Thursday, September 8, 2011

mussels with white wine and garlic

This was my first go-around at making mussels at home and it was super easy. Unfortunately I didn't remember to document the cooking progress until the tail end so there are only a couple shots of the finished product:
This is one of those dinners that looks fancy and labor intensive but is actually really simple.  Mussels are a very inexpensive protein source-- they're affectionately referred to as the 'poor man's oyster'.  These cheap mollusks are an excellent source of iron and protein. Although they are not high in dietary fat, they do have natural cholesterol (48mg/3oz serving) so be careful as not to over indulge if you have a history of high cholesterol.

Mussels with white wine and garlic (serves 3-4)
2-3 lb fresh mussels, rinsed (1 bag at my local seafood grocer)
approximately 1 cup water
1 tbsp butter
1 tbsp olive oil
3-4 cloves garlic
1/2-1 cup dry white wine (I used Chardonnay)
1 tsp dry parsley or 1 tbsp fresh parsley
1 1/2 Roma tomatoes, diced
lemon juice squeezed from half of one lemon
salt and pepper to taste
optional-- shallots, basil, crushed red pepper (be creative!)

Prepping this dish is really simple. I served them atop of whole grain angel hair spaghetti but they would also make a great appetizer with crusty bread.  I started by boiling water for the pasta.  When the pasta was dropped in the water, I began cooking the mussels.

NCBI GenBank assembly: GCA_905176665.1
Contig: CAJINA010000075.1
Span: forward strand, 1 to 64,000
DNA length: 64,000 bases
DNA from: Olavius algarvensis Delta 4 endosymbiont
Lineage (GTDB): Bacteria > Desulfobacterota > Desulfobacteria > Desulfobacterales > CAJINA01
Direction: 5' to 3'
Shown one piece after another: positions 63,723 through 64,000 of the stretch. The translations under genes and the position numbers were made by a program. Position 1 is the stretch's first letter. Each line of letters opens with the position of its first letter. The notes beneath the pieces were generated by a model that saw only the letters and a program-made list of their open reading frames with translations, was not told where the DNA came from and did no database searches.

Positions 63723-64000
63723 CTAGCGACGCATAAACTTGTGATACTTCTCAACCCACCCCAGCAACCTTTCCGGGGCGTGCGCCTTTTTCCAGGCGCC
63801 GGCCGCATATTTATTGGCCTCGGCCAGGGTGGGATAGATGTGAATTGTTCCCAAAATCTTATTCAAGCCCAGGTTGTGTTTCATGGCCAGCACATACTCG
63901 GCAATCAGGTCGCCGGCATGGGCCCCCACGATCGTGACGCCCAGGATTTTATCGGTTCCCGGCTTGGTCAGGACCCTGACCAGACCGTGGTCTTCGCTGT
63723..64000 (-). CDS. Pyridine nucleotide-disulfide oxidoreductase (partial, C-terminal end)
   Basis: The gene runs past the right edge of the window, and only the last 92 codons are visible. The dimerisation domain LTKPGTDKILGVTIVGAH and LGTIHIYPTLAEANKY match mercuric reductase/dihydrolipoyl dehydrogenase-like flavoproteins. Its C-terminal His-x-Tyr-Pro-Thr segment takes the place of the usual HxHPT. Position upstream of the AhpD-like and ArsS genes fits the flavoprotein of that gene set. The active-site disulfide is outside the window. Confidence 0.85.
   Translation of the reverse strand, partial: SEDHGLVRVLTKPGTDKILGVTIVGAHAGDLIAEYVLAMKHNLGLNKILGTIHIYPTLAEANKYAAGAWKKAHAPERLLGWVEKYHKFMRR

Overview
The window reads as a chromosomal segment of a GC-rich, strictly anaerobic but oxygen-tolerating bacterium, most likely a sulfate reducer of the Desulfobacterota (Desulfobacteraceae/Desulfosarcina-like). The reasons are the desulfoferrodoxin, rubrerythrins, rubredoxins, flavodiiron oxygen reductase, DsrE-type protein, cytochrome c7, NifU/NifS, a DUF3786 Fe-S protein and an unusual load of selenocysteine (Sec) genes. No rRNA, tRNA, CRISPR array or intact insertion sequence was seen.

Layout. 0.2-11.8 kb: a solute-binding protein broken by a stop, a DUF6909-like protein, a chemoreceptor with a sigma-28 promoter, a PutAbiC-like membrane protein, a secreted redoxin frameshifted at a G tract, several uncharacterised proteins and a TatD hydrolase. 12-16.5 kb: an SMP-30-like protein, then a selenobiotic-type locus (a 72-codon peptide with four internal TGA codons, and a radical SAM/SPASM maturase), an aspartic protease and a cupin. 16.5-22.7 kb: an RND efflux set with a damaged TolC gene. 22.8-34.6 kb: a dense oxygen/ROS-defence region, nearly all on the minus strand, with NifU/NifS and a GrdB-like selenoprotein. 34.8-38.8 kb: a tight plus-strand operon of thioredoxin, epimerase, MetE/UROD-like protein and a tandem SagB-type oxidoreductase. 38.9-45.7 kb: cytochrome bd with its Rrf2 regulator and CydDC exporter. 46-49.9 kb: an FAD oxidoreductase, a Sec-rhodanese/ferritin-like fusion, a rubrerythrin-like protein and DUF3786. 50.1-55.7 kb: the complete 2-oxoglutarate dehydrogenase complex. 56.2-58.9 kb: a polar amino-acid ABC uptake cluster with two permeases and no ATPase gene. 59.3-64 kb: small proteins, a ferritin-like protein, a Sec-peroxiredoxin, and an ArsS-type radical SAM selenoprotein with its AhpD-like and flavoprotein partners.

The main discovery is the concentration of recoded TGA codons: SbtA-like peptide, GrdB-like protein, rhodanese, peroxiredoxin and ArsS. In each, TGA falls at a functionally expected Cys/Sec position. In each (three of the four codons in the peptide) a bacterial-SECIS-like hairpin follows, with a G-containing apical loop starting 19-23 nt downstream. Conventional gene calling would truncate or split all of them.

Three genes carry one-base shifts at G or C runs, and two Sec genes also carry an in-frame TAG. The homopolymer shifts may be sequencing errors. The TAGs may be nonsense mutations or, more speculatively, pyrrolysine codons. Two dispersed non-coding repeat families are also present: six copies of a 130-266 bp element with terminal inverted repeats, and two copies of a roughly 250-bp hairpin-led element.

To start, heat the butter and olive oil in a large pan--I used a wok. Next add the lemon juice, garlic, and parsley.  I ran the garlic cloves through my garlic press but finely mincing with a knife would work too. Maybe it's my Italian blood, but I am desensitized to garlic so I use it in large quantities. If this isn't your preference, cut back to 1-2 cloves.
Once that's heating, add the water and wine on high heat, let it heat up for a minute or two then add the mussels. When cooking with wine, this is my rule of thumb: If it's good enough to drink, it's good enough to cook with. If you wouldn't want to sip it, leave it out of your cooking too.
When their shells start to open, add the diced tomatoes. The mussels are fully cooked when they open up-- if left on the heat for too long, they will get tough and chewy.  If the mussel does not open in the cooking process, do not open them yourself and eat them-- it means they aren't good.
That's all there is to it, from start to finish it's only about a 10 minute process and a million times better than any instant meal or drive through option!


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